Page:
15 July 2008
A friend recently told me about LifeLock, a company that, for a fee, says it will protect you against identity theft. It does this by persistently renewing fraud alerts with the credit bureaus (which means, according to the FTC, that “potential creditors must use what the law calls ‘reasonable policies and procedures’ to verify your identity before they issue credit in your name”), monitoring your credit reports, removing your name from pre-approved credit card lists, watching for your credit card number on websites that peddle stolen cards, and offering up to USD $1,000,000 if you lose money to credit fraud anyway.
Is LifeLock Worth It?
Except for the monetary guarantee, LifeLock doesn’t do anything you couldn’t do on your own, and the company charges $10 per month for its services. If you want this sort of protection and you have more money than time, LifeLock may be a good deal. If you have more time than money, it’s probably a bad deal.
But there’s another way of looking at this. You might ask how much money you stand to lose if you don’t take any precautionary measures, by your own efforts or through a service like LifeLock.
The FTC estimated that there were 8.3 million American victims of identity theft in 2005, the latest year for which survey data are available. That works out to about 3.7% of the adult population. However, the typical victim didn’t suffer any consequences — his or her credit card company or bank soaked up the cost. A smaller group that fell victim to the most serious type of identity theft, new account fraud, had to pay a median of $40 and spend ten hours clearing their names. This smaller group made up 0.8% of the survey respondents.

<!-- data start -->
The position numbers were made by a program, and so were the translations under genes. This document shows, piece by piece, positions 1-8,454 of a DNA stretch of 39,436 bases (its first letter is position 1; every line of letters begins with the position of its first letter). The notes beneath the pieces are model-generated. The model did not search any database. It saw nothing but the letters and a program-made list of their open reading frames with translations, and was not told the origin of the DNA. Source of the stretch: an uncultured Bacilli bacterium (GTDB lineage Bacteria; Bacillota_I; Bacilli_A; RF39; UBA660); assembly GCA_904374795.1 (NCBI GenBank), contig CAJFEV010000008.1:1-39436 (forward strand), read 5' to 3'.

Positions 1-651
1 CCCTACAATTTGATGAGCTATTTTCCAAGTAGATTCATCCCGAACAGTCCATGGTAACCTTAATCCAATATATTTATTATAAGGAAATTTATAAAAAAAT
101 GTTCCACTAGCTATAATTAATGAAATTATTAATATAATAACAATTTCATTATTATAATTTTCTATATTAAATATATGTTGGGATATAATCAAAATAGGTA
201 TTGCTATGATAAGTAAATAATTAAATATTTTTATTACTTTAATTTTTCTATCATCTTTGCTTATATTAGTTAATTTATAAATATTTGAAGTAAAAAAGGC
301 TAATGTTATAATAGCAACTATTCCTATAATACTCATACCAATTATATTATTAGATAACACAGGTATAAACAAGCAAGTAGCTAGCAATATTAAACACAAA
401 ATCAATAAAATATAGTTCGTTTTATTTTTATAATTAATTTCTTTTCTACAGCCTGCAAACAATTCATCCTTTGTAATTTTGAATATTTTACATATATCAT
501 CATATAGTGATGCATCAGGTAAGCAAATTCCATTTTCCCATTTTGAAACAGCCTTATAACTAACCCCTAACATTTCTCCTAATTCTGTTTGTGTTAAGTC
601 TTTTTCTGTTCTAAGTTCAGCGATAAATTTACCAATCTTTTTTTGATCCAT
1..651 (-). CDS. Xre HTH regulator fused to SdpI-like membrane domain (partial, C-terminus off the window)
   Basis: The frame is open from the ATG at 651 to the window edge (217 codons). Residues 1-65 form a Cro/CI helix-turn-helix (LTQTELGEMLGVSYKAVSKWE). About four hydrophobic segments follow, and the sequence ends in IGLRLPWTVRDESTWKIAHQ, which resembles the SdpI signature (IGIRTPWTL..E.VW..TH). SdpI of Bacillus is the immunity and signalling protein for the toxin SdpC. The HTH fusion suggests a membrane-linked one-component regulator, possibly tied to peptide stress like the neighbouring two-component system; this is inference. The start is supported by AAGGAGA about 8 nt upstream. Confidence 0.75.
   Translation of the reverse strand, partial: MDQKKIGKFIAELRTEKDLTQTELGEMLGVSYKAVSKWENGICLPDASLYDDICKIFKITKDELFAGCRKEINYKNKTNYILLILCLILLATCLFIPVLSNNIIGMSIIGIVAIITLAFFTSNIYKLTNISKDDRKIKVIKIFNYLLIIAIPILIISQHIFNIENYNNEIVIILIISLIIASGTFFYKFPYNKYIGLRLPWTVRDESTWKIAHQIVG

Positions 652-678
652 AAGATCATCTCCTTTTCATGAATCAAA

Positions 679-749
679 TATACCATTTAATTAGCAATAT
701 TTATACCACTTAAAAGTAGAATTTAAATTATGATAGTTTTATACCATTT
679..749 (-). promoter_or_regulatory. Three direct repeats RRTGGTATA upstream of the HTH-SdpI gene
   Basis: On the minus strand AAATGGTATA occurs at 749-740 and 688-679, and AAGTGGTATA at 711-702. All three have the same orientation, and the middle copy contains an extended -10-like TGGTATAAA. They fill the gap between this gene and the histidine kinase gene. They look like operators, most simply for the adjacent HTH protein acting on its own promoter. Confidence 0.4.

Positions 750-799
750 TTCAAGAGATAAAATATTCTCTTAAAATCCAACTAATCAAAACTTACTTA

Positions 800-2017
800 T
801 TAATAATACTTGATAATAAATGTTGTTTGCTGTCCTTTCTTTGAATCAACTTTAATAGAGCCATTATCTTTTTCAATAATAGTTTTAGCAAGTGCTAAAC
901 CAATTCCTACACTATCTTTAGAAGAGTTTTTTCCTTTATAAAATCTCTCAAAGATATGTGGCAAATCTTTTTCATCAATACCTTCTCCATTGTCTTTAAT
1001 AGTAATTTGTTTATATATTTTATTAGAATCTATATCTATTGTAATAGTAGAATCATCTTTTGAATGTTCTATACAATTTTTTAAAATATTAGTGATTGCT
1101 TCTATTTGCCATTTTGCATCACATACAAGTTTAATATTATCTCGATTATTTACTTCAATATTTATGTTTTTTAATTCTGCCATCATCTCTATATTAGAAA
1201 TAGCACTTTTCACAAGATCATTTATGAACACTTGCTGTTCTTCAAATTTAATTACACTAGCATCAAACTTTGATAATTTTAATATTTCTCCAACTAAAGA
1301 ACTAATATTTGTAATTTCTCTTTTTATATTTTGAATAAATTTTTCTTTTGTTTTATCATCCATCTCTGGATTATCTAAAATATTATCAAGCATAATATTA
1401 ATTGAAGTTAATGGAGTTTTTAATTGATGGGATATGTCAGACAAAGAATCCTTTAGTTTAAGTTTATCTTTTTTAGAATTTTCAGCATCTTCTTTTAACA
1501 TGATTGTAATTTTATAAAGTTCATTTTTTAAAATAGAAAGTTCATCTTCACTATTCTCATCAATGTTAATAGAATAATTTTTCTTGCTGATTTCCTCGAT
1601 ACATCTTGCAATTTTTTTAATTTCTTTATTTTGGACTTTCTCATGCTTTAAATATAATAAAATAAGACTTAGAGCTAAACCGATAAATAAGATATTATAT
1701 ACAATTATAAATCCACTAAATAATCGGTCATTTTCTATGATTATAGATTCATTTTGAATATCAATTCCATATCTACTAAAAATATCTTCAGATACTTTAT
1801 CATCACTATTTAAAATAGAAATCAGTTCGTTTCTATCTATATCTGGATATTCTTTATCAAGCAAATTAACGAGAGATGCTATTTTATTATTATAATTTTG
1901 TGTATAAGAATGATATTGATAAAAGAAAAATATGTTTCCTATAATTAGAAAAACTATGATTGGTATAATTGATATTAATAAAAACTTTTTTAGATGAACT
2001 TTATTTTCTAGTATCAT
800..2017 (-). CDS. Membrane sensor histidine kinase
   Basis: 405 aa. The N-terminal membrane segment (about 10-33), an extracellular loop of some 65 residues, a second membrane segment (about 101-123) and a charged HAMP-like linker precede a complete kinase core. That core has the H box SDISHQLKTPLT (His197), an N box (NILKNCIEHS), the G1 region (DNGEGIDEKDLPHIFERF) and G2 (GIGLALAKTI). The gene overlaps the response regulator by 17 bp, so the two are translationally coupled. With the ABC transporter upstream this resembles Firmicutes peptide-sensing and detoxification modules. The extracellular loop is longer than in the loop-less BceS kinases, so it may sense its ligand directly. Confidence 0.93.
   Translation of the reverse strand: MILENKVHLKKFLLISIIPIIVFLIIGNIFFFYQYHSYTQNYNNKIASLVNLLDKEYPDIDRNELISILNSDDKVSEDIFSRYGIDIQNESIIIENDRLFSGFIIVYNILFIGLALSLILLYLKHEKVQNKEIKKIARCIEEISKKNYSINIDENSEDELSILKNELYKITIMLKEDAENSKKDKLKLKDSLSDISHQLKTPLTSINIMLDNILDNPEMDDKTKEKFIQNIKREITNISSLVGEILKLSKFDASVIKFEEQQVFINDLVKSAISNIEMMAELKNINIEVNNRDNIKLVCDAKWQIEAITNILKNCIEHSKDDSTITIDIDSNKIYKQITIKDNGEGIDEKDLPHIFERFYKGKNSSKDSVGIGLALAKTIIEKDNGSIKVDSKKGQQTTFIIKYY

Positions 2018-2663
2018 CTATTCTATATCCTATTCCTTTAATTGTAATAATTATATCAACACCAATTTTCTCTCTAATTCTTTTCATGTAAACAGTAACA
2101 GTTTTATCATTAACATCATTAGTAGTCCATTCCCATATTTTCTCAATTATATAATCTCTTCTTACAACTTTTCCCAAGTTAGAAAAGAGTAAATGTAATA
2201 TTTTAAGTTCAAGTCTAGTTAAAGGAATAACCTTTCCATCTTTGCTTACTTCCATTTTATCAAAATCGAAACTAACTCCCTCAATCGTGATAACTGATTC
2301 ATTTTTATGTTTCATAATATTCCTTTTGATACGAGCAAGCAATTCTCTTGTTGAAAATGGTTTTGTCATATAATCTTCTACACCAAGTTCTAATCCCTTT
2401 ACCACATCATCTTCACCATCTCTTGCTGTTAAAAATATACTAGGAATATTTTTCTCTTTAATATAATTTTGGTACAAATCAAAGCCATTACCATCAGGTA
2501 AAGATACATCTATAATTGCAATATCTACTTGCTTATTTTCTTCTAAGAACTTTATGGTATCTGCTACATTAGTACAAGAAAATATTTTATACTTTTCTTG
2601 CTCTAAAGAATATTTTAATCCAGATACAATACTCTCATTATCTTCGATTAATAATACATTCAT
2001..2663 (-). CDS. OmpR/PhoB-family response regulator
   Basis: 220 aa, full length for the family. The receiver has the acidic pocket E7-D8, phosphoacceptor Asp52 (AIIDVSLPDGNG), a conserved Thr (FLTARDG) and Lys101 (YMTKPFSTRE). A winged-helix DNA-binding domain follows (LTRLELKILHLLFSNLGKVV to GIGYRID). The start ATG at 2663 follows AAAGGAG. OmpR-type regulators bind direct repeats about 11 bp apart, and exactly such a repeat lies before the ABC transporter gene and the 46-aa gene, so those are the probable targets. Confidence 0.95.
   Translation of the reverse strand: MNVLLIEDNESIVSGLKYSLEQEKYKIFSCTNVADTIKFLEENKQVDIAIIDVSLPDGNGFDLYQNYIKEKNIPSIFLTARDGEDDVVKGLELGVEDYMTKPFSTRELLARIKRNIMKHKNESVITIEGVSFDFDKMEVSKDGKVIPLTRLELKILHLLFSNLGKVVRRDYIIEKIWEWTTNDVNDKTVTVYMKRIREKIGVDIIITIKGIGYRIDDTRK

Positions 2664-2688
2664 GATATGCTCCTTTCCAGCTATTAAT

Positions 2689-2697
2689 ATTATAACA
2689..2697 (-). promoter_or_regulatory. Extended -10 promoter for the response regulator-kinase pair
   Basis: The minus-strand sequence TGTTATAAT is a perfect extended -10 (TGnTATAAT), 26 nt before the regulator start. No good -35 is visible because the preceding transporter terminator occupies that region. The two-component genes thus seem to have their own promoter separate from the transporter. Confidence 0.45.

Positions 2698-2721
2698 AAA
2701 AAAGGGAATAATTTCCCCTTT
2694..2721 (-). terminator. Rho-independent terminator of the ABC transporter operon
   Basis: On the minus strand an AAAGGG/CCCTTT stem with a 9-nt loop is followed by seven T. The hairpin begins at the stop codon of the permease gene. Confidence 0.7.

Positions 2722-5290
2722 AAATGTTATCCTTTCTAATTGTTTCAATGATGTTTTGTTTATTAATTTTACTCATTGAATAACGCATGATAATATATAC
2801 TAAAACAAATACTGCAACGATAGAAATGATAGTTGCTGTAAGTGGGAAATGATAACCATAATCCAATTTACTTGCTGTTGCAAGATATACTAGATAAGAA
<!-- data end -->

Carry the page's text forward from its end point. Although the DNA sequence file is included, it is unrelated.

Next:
If the survey was representative of the American population as a whole, it is possible to calculate the risk of identity theft, in dollars, to the typical person. The calculation is as follows:
Expected monetary loss per person, per year = risk * (money loss + monetary time cost)
We already know the risk (0.8%) and monetary loss ($40) components of the formula, so we just need an estimate of the monetary time cost. Median income in the united states is different for men and women, but if we take the mean of the two figures and transform it into an hourly wage, a rough estimate of the value of the typical person’s time is $25 per hour. And if it takes ten hours to deal with the consequences of identity theft, the monetary time cost is $250. Okay, on to the final calculation:
Expected monetary loss per person, per year = 0.008 * (40 + 250) = $2.32
The Bottom Line
If LifeLock were to set its fees to $2.32 per year, or about 20 cents per month, it would be a pretty good deal. Otherwise, you might be better off taking your chances.